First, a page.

Israel’s chief rabbinate blinked. Or, the Reform and Conservative movements got cold feet and backed off. Those opposing scenarios were put forth this week as the reason the leaders of the two non-Orthodox streams decided to hold off for three months legal action that would give their movements formal recognition in Israel. Instead, they said they would remain at the bargaining table until Jan. 31 to reach agreement on a compromise to the controversial Knesset bill that would codify the status quo, allowing only Orthodox rabbis to officiate at conversions in Israel.
Riga, Latvia — This gray city with a distinctive European flair just a few miles from the Baltic Sea had never seen anything like it. Reporters from all over the world descended on this capital city of 2.4 million last week to record the first distribution of money from the Swiss humanitarian fund to needy Holocaust victims. But it wasn’t the money the survivors were primarily interested in, it was the international attention focused on their plight, according to survivor Jane Borovska.
They won a landmark federal court ruling eight years ago, reversing New York State’s century-old kosher laws, which had favored Orthodox standards of kashrut.
But it wasn’t enough to keep the state out of the kitchen, so to speak. The government is allegedly continuing to inspect kosher establishments to ensure that only kosher products are sold.
With tens of millions of people watching YouTube daily, a Long Beach, L.I., rabbi has decided to use it to post mini-sermons to his congregants and others.
“People are sick and tired of reading rabbis’ articles,” said Rabbi Eli Goodman, spiritual leader of the Bachurei Chemed Congregation, an Orthodox synagogue also known as the Bach Jewish Center. “Snail mail is outdated; we’re trying to focus on e-mails. And we have a Web site, bachyouth.com.
The leader of the New Black Panther Party for Self-Defense, the “largest organized anti-Semitic black militant group in America,” according to the Anti-Defamation League, led what a Jewish attendee called a “hate rally” last week at Carnegie Mellon University in Pittsburgh, Pa.
“It was the most terrifying thing I ever experienced,” said Noa Zilbering, 25, a Jewish faculty member, of the Feb. 17 speech by Malik Shabazz. “It was a hate rally; he was supposed to talk about [black empowerment in] education.”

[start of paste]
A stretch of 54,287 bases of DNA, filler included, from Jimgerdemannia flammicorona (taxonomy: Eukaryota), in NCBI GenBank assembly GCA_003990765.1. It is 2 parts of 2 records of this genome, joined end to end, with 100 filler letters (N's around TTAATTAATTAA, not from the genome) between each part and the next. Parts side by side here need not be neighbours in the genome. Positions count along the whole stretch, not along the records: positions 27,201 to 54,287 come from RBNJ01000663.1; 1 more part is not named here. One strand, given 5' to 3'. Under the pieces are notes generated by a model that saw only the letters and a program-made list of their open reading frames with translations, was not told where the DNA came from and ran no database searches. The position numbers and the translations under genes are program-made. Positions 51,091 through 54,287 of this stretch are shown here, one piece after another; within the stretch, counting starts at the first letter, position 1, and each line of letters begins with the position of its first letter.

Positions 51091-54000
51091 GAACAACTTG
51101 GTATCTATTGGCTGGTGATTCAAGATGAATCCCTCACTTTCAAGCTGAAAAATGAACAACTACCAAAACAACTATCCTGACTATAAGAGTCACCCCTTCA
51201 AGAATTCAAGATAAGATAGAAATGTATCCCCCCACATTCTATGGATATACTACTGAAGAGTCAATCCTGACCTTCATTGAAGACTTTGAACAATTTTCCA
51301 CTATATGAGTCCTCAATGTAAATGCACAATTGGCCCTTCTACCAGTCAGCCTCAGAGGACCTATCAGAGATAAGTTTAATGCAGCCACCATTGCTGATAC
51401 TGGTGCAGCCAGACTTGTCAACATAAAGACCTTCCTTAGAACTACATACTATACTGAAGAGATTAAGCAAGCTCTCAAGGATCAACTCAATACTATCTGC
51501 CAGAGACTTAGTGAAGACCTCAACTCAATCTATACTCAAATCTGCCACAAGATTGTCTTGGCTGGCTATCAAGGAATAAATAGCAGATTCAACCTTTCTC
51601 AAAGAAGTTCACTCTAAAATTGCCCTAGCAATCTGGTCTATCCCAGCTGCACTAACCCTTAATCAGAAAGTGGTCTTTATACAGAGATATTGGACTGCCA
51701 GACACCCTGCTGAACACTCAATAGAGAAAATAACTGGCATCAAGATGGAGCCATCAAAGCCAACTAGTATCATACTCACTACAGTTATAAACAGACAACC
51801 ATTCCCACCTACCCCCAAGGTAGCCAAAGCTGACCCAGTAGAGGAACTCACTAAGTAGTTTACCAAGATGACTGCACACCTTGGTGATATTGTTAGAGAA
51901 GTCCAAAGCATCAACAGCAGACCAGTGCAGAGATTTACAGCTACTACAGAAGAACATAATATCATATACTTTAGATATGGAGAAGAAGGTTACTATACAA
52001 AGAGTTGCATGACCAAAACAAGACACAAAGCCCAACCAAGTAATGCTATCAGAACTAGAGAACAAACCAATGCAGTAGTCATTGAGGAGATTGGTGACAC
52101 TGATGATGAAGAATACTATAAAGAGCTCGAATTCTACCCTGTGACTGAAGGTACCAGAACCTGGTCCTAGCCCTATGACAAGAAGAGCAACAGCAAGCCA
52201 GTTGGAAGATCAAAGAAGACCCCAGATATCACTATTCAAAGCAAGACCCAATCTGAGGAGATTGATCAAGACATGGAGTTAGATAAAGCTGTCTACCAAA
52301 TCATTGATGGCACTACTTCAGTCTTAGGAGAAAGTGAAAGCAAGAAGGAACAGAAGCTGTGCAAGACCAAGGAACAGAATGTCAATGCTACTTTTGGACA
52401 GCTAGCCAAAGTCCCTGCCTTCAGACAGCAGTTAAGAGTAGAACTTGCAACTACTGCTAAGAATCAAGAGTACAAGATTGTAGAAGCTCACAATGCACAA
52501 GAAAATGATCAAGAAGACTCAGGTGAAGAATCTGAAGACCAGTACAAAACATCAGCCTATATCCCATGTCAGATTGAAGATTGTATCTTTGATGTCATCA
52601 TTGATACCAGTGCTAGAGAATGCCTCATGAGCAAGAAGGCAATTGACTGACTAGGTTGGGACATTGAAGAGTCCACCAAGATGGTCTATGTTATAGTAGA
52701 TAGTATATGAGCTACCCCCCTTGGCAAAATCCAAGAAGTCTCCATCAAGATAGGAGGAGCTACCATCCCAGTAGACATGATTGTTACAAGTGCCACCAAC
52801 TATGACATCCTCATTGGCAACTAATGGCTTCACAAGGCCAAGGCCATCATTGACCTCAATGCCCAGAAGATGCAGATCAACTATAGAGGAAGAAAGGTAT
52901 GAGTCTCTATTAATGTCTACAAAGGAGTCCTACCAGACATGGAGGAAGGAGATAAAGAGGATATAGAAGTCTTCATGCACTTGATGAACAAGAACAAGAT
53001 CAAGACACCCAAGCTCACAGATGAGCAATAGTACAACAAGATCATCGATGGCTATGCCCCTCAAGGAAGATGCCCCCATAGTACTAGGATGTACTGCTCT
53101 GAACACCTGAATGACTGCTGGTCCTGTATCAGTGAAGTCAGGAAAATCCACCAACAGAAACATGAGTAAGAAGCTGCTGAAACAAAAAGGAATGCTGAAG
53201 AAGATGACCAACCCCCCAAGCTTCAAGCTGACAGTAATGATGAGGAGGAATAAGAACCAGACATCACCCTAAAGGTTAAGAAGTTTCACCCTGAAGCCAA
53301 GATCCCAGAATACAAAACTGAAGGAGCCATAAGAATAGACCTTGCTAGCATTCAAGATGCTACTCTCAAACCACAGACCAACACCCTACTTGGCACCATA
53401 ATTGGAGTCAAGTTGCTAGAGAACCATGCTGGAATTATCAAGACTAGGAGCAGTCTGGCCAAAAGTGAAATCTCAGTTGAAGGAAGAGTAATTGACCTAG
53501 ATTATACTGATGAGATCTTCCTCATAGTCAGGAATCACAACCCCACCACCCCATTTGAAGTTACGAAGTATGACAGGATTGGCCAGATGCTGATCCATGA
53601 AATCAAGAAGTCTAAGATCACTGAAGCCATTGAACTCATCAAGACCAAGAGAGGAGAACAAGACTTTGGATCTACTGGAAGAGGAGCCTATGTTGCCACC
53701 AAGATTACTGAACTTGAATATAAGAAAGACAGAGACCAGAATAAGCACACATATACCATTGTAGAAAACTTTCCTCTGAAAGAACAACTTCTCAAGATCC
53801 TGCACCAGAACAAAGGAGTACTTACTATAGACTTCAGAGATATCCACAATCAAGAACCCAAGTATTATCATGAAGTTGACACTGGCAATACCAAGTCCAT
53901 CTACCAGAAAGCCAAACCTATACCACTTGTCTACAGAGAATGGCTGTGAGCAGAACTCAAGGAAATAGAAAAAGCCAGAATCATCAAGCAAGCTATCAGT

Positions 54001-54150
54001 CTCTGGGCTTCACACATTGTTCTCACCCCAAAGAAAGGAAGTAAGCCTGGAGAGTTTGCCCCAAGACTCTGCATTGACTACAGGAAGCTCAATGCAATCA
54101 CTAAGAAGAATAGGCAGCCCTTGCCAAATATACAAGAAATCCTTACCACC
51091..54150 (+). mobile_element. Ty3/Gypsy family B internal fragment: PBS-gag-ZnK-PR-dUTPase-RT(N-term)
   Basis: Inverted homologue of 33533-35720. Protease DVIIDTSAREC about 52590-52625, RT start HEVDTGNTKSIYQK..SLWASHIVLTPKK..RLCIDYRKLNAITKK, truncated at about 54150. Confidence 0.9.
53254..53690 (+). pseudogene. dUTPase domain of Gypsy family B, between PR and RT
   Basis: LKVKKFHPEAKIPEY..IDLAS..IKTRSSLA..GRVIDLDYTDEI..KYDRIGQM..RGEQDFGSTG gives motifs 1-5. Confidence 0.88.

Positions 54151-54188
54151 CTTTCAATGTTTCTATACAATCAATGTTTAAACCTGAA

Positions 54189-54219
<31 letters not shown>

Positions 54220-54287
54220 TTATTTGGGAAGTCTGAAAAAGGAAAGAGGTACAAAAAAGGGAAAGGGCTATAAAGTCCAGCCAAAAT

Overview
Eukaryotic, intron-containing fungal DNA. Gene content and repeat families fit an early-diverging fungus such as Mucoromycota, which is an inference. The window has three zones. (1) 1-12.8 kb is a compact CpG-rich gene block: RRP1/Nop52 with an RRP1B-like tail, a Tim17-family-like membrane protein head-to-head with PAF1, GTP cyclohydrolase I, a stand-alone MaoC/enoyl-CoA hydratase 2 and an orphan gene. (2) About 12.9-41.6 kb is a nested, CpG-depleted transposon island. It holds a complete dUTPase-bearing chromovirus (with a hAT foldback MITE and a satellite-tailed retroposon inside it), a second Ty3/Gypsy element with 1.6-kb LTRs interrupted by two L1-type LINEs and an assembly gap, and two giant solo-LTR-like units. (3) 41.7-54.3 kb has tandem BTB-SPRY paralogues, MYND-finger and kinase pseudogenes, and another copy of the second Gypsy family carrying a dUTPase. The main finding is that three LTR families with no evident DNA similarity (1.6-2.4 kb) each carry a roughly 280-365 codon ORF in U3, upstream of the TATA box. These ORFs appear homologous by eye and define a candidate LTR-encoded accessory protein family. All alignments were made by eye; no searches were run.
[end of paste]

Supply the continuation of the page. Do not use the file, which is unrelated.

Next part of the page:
Moscow has now become the “world center for Holocaust denial” despite the fact that more than half of the estimated 6 million Jews killed by the Nazis were from the former Soviet Union, according to Ilya Alexandrovich Altman, founder and president of the Russian Holocaust Foundation.
The chairman of the newly privatized El Al Israel Airlines, Izzy Borovich, is up in the air on whether El Al will fly on the Sabbath.
“The issue of Shabbat, besides being a religious issue, is an economic one,” he told The Jewish Week. “We’re studying the issue.”
Three days after 9-11, a professor from Israel’s Technion-Israel Institute of Technology walked through security at Baltimore-Washington International Airport carrying two pounds of an extremely powerful explosive in his bag. He went unchallenged. The explosive, the same type used by the so-called “shoe bomber,” Richard Reed, went undetected because it is made with acetone and hydrogen peroxide and not nitrogen, which all conventional airport detectors are designed to spot.
Although Buckingham Palace is said to be considering offers by Jewish groups to take Prince Harry on a private tour of Auschwitz after he wore a Nazi uniform to a costume party, Holocaust survivor and Nobel laureate Elie Wiesel said cryptically, “He is not worthy of it.”
Just three days after Palestinians elected a new leader who called for an end to attacks on Israelis, a bomb exploded near an Israeli military jeep patrolling an Israeli settlement in Gaza, killing a civilian constructing a security fence and injuring four soldiers in the jeep.Gideon Rivlin, 50, and the father of five, was killed while constructing the fence near the hothouses of the southern Gaza settlement of Morag. Two Palestinian terrorists reportedly from Islamic Jihad carried out the attack and were shot and killed in the firefight that followed.